Though (respect for a sense of) utility has been the main formal influence, we have not ignored the rhetorical dimension of this influence. We have gone beyond the strictly pragmatic to its celebration, and all the irony and paradox that entails—the celebration of the un-celebrated. As perhaps the farewell concept to a millennium marked at its end by the achievements of technology, we are well aware now that form cannot be exhausted in function. There is always a residue (of choice) in even the most ruthlessly pragmatic design process. We have deployed this residue to reinforce or celebrate the utilitarian sense of the capsule. Ironically, this has introduced an element of the anti-conservative to our otherwise strict preference for durability, though still well within the tolerance for millennial survival. Thus, for example, the capsules, even when completely en-turtled, are held up to exposure by the frame that joins them. They never have a low profile.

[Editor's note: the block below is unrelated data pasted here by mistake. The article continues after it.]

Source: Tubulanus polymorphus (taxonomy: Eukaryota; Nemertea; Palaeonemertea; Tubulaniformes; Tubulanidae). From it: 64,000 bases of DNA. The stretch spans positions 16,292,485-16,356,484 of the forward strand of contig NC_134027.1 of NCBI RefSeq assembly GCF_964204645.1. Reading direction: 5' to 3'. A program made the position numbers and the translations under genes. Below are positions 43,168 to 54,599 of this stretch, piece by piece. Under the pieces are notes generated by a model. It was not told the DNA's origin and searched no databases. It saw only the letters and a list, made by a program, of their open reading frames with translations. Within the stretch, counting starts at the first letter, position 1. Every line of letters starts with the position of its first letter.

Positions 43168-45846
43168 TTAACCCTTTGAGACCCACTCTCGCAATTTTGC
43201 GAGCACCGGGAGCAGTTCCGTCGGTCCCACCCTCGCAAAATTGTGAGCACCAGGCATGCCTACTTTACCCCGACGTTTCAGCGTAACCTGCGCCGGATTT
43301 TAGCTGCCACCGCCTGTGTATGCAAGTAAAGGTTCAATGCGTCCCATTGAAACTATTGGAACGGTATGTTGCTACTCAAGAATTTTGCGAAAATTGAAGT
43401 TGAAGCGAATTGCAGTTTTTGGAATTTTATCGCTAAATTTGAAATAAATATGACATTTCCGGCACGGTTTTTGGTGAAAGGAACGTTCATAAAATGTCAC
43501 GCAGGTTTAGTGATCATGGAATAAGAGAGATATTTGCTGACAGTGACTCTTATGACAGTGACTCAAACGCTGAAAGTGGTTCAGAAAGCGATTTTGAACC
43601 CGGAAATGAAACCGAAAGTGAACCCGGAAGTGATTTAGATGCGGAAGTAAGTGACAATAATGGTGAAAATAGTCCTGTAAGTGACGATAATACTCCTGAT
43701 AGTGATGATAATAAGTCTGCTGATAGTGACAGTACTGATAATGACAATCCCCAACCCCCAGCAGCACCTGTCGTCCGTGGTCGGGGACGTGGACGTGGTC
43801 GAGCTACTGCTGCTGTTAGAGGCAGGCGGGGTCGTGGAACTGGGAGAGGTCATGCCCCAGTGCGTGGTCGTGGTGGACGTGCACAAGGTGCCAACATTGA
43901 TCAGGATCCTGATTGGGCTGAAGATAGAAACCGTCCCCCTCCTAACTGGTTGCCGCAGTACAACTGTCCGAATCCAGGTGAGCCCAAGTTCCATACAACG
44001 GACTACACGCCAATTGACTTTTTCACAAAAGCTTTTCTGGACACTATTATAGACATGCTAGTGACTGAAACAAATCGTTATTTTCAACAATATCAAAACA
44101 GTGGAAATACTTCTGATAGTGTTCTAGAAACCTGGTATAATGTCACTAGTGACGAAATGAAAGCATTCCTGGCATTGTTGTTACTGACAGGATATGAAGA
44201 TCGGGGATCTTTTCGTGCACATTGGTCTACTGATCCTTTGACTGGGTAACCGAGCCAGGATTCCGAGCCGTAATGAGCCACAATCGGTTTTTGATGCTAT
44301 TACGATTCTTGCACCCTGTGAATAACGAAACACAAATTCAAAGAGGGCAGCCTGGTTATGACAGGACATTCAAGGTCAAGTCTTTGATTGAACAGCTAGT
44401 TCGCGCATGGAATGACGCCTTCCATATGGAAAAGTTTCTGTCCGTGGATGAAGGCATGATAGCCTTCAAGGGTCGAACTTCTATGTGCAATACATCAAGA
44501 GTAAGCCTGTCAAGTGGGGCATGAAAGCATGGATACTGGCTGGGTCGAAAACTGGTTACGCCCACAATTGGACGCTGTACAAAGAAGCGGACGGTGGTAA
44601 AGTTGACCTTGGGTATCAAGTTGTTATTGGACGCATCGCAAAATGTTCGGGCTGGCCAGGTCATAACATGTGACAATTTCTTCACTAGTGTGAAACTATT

There are two permanent capsules—one holds HD Rosetta reproductions of the two-dimensional material created and assembled by the Times, and the other holds three-dimensional material. The two containers for this material are milled from solid blocks of alloy steel, with only a single seam (eventually welded) at their doors. Inscribed all over their surface, in a deep vee-bottomed relief (to avoid edges) is a text describing their purpose and contents in two languages.

These capsules hold the payload intended to travel the full distance. Everything else—the motors, viewers, frames, pumps, railings and supports—are assumed to fall away over time unless maintained. The capsules are thus constructed to be virtually indestructible, even while on display, while everything else is, to a greater or lesser extent, sacrificial. The “temporariness” of this supporting equipment is not uniform, though. This equipment may be ranked in order of decreasing permanence, from the motors that slam the doors to the pumps which evacuate the air and replace it with argon, to the main structural supports, and the viewers and their supporting structure, and finally the guardrails.